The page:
November 10, 2003

PROUD FEW (via ef brown):

Marine Corps Celebrates 228th Anniversary (Marine Corps News, November 4, 2003)

November 10, 1775: a date all U.S. Marines are familiar with. This year marks the Corps' 228th anniversary, and whether they're manning far-flung posts or accomplishing stateside duties, all Marines will find ways to celebrate. [...]

Formal commemoration of the birthday of the Marine Corps began Nov. 10, 1921. That particular date was chosen because on that day the Second Continental Congress resolved in 1775 to raise two battalions of Continental Marines.

Until 1921, the birthday of the Corps had been celebrated on another date. An unidentified newspaper clipping from 1918 refers to the celebration of the 120th birthday of the Marine Corps on July 11 "as usual with no fuss." It is doubtful that there was any real celebration at all. Further inspection of documents and publications prior to 1921 shows no evidence of ceremonies, pageants, or parties. The July date was commemorated between 1798 and 1921 as the birthday of the Corps. During the Revolution, Marines had fought on land and sea, but at the close of that conflict, the Corps and the Navy were all but disbanded. On July 11, 1798, President John Adams approved a bill that recreated the Corps, thereby providing the rationale for this day being commemorated as the birthday of the U.S. Marine Corps.

On Oct. 21, 1921, Maj. Edwin McClellan of the Corps' historical branch, sent a memorandum to then Commandant Maj. Gen. John A. Lejeune, suggesting that the original birthday on November 10, 1775 be declared a Marine Corps holiday to be celebrated throughout the Corps. McClellan further suggested that a dinner be held in Washington to commemorate the event. Guests would include prominent men from the Marine Corps, Army, and Navy, and descendants of the Revolution.

Accordingly, on Nov. 1, 1921, Lejeune issued Marine Corps Order No. 47, Series 1921. The order summarized the history, mission, and tradition of the Corps, and directed that it be read to every command on Nov. 10 each subsequent year in honor of the birthday of the Marine Corps. This order has been duly carried out.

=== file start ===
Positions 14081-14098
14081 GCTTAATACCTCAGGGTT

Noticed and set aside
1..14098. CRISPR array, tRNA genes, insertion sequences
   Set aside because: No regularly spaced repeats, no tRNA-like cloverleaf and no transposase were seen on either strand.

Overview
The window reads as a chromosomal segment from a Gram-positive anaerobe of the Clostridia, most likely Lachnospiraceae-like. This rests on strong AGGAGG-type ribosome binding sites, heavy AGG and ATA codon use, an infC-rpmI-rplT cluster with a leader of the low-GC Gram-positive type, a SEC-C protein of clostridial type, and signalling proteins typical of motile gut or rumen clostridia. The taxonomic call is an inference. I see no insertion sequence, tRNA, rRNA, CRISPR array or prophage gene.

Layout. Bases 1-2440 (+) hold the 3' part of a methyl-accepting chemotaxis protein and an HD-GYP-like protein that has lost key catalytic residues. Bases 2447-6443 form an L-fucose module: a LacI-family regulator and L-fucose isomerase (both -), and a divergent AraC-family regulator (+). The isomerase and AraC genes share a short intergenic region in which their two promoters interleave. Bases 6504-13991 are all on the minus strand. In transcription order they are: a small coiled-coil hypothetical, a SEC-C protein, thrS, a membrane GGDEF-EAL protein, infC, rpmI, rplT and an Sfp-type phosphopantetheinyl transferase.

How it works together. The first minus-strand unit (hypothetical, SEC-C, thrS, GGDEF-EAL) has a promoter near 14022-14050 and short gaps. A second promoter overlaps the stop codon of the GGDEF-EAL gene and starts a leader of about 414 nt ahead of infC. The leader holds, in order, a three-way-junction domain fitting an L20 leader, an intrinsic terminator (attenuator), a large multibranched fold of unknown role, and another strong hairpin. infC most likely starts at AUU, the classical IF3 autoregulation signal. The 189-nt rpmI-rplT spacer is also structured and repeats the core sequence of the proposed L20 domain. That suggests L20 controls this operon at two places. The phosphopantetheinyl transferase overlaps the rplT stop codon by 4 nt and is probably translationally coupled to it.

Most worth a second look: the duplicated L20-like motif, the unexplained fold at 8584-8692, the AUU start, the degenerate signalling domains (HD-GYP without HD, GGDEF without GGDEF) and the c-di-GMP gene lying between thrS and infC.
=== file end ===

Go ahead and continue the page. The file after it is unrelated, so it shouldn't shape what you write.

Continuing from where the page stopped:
The uniqueness of the Marine spirit was never more apparent than in the recent Stars & Stripes survey of troop morale in Iraq:
The morale results diverged markedly between different types of troops. Nearly 50 percent of part-time reservists and National Guard ranked their morale as "low" or "very low," compared with one third of regular Army troops, 14 percent of Marines, and just 6 percent of the few Air Force personnel who were surveyed.

Posted by Orrin Judd at November 10, 2003 2:54 PM

I was greatly amused by a line from the report of a BBC reporter just prior to the invasion of Iraq:

"The Marines' enthusiasm was remarkable, even for Americans."

Posted by: Mike Earl at November 10, 2003 3:40 PM

The Marines aren't deployed in the Sunni triangle, which must be part of the reason why their morale is comparatively high.

Posted by: Peter Caress at November 10, 2003 4:20 PM

Geez, Peter, you're sounding French these days.

Posted by: oj at November 10, 2003 4:34 PM

Yours is a fair observation. Perhaps they should have been but it apparently wasn't seen as their mission. They essentially were withdrawn to be available for any surprises worldwide, as I see it, but they'll be returning. They are our mobile, vertically integrated, seaborne armed force. The Army is more capable for inland occupational duties.

Well beyond their logistic capability in Bagdhad, 300 miles from the sea, their amphib. tracks were worn out from that long trip in the sand.

Posted by: Genecis at November 11, 2003 12:48 PM

Happy birthday Marines!! Ooooh-raaahh!!!

I was an active duty Marine for 3 1/2 years, and I can tell you that if it were up to them, they would be in the triangle right now.

Lt Gen Conway, the commander of the 1st MEF in Iraq, was my Company Commander at the Basic School (he was a Captain then). I would follow that man anywhere!

Semper Fi!

Posted by: Robert D at November 11, 2003 1:25 PM


On the contrary; this is exactly the sort of work that the Marines spent the first half of the twentieth century doing (eg, the Phillipines), though I don't know that they have the manpower to handle Iraq.

Posted by: Mike Earl at November 12, 2003 10:38 AM

The disparity in morale numbers is no surprise: Of course reservists, wrenched from civilian life, will be more unhappy; Of course the Air Force, with their cushy billets, will be happier than the grunts.

Posted by: Michael Herdegen at November 13, 2003 9:27 AM